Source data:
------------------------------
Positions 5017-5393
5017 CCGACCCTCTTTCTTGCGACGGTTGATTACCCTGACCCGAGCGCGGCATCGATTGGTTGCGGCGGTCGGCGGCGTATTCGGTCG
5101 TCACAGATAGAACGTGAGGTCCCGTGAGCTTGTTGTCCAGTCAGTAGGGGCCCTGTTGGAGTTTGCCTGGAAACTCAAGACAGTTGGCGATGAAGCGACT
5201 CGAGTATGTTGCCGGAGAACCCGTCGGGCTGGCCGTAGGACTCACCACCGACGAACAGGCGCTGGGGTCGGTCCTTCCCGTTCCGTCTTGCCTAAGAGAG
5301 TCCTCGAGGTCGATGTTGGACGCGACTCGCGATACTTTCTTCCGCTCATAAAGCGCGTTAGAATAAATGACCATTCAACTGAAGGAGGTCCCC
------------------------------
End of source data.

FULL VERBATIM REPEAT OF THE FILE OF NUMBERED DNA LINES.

Positions 5017-5393
5017 CCGACCCTCTTTCTTGCGACGGTTGATTACCCTGACCCGAGCGCGGCATCGATTGGTTGCGGCGGTCGGCGGCGTATTCGGTCG
5101 TCACAGATAGAACGTGAGGTCCCGTGAGCTTGTTGTCCAGTCAGTAGGGGCCCTGTTGGAGTTTGCCTGGAAACTCAAGACAGTTGGCGATGAAGCGACT
5201 CGAGTATGTTGCCGGAGAACCCGTCGGGCTGGCCGTAGGACTCACCACCGACGAACAGGCGCTGGGGTCGGTCCTTCCCGTTCCGTCTTGCCTAAGAGAG
5301 TCCTCGAGGTCGATGTTGGACGCGACTCGCGATACTTTCTTCCGCTCATAAAGCGCGTTAGAATAAATGACCATTCAACTGAAGGAGGTCCCC